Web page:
Saturday, November 25, 2006
Everything came together perfectly for the Thanksgiving Exploratory trip. Several days of rain during the two weeks preceding the trip raised the water level to 1.4 feet (74 CFM). This is WELL below the 5’ that the Paddlers Guide to Georgia recommends, but we were on the lower sections of the river.
The temperature was chilly in the upper 30s when six boats gathered at the Reidsville State Prison (Hwy 147) put in. Paddling were Gina Johnson, Haynes Johnson, Jim Nutzel, Robert Harris, Xan Baker, William Gatling, John Holley, & Bob Brannen.
Since this was an exploratory trip, we decided to set several shuttle take out points. Access point one was at the end of Ernest Mosely Road. Access point 2 was Hwy 178. Our intended takeout was Tatnell county campground just before the Altamaha River.
Our put-in at the prison (Hwy147) was very interesting. Along this section, there were numerous trailers and houses built very close to the river. This is a very rural area and the locals have a distict flare for developing their properties. The more noteworthy: a piece of a steel bridge used as a dock; a set of 2 by 4’s running down the bank to either lower or raise the boat to the home; a bank with rock and what we thought to be marble to help prevent errosion. Turns out the marble was pieces of tombstone. Cyprus trees covered in Spanish moss lined the banks and assisted with the feeling of being in another world. The river itself changed colors from amber to red to almost black at times. It was a slow molasses moving current and we had to remind ourselves to paddle in order to make the take-out as planned. Also slowing our progress were several dead falls. Most of them could be gone around, over, or under. Some areas were very shallow, but there were very few instances of having to get out and walk.
We had lunch at the Ernest Mosley Road access point. We were moving slower than anticipated. After a group disscussion, it was decided to take out at the next access point. The weather had warmed up to 70 degrees with brilliant blue skies. Not bad for the end of November. However, it was getting late in the day and no one wanted to paddle after dark.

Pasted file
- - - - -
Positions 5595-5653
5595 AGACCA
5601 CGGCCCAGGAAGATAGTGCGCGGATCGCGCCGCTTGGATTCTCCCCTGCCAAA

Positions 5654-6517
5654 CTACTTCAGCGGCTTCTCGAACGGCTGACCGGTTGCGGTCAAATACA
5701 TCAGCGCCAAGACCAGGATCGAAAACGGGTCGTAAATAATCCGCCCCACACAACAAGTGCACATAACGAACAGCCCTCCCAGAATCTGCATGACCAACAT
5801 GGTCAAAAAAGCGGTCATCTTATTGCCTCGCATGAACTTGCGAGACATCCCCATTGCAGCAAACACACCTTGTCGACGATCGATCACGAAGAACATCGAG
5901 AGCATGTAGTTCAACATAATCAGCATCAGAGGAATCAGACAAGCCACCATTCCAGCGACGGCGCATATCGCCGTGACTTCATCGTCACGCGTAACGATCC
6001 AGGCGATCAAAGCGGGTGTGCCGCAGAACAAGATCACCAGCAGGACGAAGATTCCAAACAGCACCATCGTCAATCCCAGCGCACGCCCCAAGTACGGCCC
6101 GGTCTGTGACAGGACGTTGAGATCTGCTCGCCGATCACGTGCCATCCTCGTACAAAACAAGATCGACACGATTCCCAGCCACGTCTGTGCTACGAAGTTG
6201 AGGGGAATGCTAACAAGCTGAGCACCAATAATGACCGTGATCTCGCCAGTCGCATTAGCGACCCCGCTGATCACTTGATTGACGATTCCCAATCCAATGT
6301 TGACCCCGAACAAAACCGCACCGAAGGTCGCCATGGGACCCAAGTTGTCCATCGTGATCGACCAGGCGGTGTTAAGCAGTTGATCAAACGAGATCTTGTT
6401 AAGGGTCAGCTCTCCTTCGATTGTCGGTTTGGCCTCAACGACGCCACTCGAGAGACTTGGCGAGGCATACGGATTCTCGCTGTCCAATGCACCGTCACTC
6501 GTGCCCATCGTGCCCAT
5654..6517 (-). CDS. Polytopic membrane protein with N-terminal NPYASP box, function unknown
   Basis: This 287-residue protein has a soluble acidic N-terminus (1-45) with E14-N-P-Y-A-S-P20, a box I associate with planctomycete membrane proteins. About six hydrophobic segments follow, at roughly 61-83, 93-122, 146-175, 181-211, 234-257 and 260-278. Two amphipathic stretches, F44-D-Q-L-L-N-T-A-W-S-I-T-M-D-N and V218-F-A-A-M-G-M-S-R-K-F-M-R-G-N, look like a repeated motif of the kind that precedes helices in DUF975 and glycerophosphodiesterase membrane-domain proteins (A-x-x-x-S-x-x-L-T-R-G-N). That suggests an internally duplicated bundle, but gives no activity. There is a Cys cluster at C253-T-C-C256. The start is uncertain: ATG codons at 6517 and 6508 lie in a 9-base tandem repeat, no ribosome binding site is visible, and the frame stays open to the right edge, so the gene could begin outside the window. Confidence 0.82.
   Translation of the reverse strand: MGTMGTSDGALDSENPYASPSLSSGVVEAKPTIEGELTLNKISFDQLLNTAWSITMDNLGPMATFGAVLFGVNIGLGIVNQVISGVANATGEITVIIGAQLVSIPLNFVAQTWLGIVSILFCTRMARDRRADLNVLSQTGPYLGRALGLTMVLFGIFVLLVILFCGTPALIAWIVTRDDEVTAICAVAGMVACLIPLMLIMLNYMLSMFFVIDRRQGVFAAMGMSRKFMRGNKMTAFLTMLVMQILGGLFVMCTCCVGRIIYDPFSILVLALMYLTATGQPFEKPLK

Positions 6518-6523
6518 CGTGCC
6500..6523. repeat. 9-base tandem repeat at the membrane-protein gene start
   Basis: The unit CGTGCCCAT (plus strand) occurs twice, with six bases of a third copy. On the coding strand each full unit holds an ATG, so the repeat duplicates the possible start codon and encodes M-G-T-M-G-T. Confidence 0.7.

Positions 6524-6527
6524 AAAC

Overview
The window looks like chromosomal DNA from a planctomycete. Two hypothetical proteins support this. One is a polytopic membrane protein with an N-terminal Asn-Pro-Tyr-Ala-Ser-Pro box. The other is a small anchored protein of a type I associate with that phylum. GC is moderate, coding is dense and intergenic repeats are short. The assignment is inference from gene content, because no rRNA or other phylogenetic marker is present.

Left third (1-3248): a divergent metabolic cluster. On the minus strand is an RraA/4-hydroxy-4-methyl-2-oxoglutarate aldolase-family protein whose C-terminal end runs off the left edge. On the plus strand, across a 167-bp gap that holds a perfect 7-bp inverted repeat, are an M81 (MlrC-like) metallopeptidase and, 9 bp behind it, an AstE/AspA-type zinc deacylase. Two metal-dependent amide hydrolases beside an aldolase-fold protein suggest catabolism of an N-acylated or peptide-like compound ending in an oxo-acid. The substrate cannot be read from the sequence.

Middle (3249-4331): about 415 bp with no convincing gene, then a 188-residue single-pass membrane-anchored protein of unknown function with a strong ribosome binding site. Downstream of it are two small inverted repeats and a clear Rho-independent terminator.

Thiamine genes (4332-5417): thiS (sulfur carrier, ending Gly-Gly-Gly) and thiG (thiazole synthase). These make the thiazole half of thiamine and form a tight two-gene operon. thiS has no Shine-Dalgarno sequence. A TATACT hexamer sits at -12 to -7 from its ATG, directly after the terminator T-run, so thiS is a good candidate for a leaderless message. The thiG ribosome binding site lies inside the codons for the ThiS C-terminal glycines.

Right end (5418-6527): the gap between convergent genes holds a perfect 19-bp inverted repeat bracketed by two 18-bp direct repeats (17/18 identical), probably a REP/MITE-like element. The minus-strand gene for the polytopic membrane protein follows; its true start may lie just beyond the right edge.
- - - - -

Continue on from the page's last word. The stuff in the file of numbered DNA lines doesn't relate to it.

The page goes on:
After lunch, our progress downstream went well. The river regained a remote feel and there were no structures or people to be seen. When the river would bend a white sand beach would form on the inside of the curve. In shallow areas the current would rake the sand smooth with long arcing ripples that trace the currents path around the beach. The water had a honey color against the white sand. When the water was 2’ deep or more it had an almost black color.
At 3:30 we arrived at highway 178 which was our second possible take out. Knowing we were facing a 5:30 sunset, we decided to quit while we were ahead.
The access point at the highway 178 bridge was good, but did not have parking and was a short carry up a moderate slope to the road. With cars scattered everywhere shuttle went remarkably well. We agreed to resume the trip on Sunday with an extension that would include some of the Altamaha river.
Sunday, November 26
Once again the morning started cold sunny, but warmed to 70 degrees. River levels were 1.38′ and 72 CFM
Bob Brannen suggested a take out called Carter’s Bight Landing on the Altamaha river. It is located on river right on the outside of a river bend, about half way to highway 144.
In our second day of paddling the river remained remote. Along river right there is remnants of the old Altamaha river bed before it cut through an oxbow. After this point the river takes on more of a swamp prairie feel with tall bushes lining low banks. This river has so many dynamics it felt like we had paddled 3 rivers instead of the one.
We made it to the Tatnall County campground in about one hour after putting on. Unlike other areas where reservations are required, this campground does not have spaces, gates, attendants, or fees. It is a large field with a dirt road circling the middle. Camping all along the Ohoopee is thought of as a God given right.
A short paddle past the campground you will see where the Altamaha and Ohoopee merge. The brown muddy water of the Altamaha churns forming a sharp and distinct boundary against the black water of the Ohoopee. From the distance the line is very visable. Gliding over it in the boat the waters swirl. Like adding cream to coffee the two swirl and at some point become one. Be aware that immediately after you enter the Altamaha, there is a strong eddyline. While the Altamaha feels like a slow flat water paddle it was clipping along at 2.5 MPH without lifting a paddle.
Carter Bight Landing has a paved parking lot, boat ramp, pavilion, picnic tables, and restrooms.
If the water level is below 72 CFM these sections of the river will be pretty dry. Paddlers Guide to Georgia reccommends a minimum flow of 5′ and 190 CFM on the Reidsville gauge. Other canoe groups were paddling down from Hwy 280 without a problem. Higher sections of the river look impassable at this level.
As with all rivers we paddle there was trash, but not to the degree that I would have wanted to have picked another river. With a minimal help by lots of paddlers there would be no trash at all.
Special thanks to Bob “Local Yokel” Brannen for helping to pull off this trip.